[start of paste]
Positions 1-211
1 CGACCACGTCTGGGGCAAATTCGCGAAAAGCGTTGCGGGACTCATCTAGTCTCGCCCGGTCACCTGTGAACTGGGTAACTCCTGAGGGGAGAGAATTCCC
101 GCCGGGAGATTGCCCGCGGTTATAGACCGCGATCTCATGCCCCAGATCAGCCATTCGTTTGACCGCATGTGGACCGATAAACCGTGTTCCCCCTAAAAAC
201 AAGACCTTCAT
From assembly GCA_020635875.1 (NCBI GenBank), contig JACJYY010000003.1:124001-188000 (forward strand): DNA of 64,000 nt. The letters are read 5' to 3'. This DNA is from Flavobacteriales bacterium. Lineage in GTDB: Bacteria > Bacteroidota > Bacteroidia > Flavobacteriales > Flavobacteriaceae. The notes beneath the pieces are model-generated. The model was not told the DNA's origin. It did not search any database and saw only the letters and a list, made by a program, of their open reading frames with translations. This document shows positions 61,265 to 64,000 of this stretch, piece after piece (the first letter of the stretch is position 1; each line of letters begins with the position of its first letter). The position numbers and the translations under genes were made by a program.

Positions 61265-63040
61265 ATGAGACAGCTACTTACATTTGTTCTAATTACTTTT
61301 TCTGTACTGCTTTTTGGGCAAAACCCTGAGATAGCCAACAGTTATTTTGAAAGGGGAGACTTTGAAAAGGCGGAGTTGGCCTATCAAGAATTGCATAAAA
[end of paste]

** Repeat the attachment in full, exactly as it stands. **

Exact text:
Positions 1-211
1 CGACCACGTCTGGGGCAAATTCGCGAAAAGCGTTGCGGGACTCATCTAGTCTCGCCCGGTCACCTGTGAACTGGGTAACTCCTGAGGGGAGAGAATTCCC
101 GCCGGGAGATTGCCCGCGGTTATAGACCGCGATCTCATGCCCCAGATCAGCCATTCGTTTGACCGCATGTGGACCGATAAACCGTGTTCCCCCTAAAAAC
201 AAGACCTTCAT
From assembly GCA_020635875.1 (NCBI GenBank), contig JACJYY010000003.1:124001-188000 (forward strand): DNA of 64,000 nt. The letters are read 5' to 3'. This DNA is from Flavobacteriales bacterium. Lineage in GTDB: Bacteria > Bacteroidota > Bacteroidia > Flavobacteriales > Flavobacteriaceae. The notes beneath the pieces are model-generated. The model was not told the DNA's origin. It did not search any database and saw only the letters and a list, made by a program, of their open reading frames with translations. This document shows positions 61,265 to 64,000 of this stretch, piece after piece (the first letter of the stretch is position 1; each line of letters begins with the position of its first letter). The position numbers and the translations under genes were made by a program.

Positions 61265-63040
61265 ATGAGACAGCTACTTACATTTGTTCTAATTACTTTT
61301 TCTGTACTGCTTTTTGGGCAAAACCCTGAGATAGCCAACAGTTATTTTGAAAGGGGAGACTTTGAAAAGGCGGAGTTGGCCTATCAAGAATTGCATAAAA